France convicts group for Fessenheim nuclear protest
A French court has handed down two-month suspended jail sentences to 55 anti-nuclear activists who broke into an atomic power station.
Only three of the Greenpeace activists appeared in court in the town of Colmar, near the Fessenheim power plant which was targeted in March.
The group, from some 20 countries but mostly German, were found guilty of trespass. Fessenheim is near Germany.
It is France's oldest nuclear plant and is due to close in 2016.
The protesters broke into the plant in a dawn raid on 18 March, seeking to prove it was vulnerable to attack, and about 20 of them managed to scale a dome.
State-run power firm EDF, which runs the plant, said the safety of the plant had not been compromised but the protest resulted in the government ordering stronger security at the country's 58 nuclear reactors.
Three in court
The activists included 21 Germans, seven Italians and others from France, Turkey, Austria, Hungary, Australia and Israel as well as several other nations.
Three defendants who turned up in court were named by AFP news agency as Greenpeace activists Peter Wentt, Jean-Michel Vougere and Eddy Varin.
Earlier, Mr Vougere and and Varin joined supporters outside the court to hold up a Greenpeace banner which read "We disobey for the future. Nuclear or transition - you have to choose!"
At issue is whether the group smashed a metal security gate with their lorry to enter the plant or simply broke a lock to get in, as they argue.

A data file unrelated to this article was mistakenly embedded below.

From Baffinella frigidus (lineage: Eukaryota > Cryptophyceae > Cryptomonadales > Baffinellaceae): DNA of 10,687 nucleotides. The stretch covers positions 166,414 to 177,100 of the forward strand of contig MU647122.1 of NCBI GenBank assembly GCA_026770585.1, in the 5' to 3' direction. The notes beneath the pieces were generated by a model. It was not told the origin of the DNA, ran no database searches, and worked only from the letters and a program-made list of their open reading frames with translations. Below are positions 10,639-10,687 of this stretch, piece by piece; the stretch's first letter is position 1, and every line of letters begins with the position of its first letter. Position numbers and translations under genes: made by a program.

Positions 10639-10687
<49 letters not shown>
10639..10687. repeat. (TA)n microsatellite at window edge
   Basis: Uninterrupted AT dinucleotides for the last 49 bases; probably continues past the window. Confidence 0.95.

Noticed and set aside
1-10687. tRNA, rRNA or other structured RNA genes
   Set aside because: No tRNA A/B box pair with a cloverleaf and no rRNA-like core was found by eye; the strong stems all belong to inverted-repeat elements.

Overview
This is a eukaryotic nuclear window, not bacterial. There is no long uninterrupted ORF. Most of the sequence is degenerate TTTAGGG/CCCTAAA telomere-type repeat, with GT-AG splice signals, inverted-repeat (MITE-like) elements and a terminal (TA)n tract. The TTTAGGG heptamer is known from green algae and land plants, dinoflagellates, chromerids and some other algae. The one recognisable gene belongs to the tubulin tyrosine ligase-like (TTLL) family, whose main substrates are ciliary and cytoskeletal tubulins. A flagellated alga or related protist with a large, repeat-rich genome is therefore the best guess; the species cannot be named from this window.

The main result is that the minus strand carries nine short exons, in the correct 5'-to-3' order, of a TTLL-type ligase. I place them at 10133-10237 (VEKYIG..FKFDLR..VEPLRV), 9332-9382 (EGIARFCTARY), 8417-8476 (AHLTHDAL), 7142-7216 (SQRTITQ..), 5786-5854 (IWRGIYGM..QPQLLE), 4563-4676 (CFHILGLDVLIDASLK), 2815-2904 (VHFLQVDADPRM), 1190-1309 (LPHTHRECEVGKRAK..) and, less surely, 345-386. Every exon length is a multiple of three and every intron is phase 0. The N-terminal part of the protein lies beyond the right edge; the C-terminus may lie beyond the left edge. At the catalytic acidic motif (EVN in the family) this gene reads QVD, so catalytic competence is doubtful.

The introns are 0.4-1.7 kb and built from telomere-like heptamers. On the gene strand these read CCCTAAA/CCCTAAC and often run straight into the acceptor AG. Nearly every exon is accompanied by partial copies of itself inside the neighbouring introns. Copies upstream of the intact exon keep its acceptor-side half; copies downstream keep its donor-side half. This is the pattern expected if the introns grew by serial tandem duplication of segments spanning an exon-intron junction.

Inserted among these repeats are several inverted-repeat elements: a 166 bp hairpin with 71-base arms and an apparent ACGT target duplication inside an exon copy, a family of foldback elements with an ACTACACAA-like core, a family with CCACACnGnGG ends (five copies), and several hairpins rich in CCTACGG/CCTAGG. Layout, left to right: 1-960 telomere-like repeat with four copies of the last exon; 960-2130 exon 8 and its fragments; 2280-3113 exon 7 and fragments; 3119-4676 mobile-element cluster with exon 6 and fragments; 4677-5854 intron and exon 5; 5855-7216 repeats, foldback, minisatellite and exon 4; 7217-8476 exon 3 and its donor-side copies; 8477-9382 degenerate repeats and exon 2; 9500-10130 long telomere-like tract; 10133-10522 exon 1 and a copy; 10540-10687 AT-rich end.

French nuclear industry
•Supplies 75% of electricity
•Exports both electricity and nuclear technology
•Building its first Generation III reactor
•Country has 58 nuclear reactors operated by Electricite de France (EDF)
Activists convicted of similar break-ins at French plants have received six-month suspended prison sentences in the past, AFP news agency notes.
Activists from countries outside the Schengen visa-free travel zone also face a travel ban in France if convicted.
During the protest, a giant banner was unfurled next to the nearby Rhine canal, which read "Future Is Renewable, Stop Nuclear".
President Francois Hollande's Socialist party has promised to cut reliance on nuclear energy from more than 75% to 50% by shutting Fessenheim (commissioned in 1977) and 23 other reactors by 2025.
Fessenheim is seen as particularly vulnerable to seismic activity and flooding.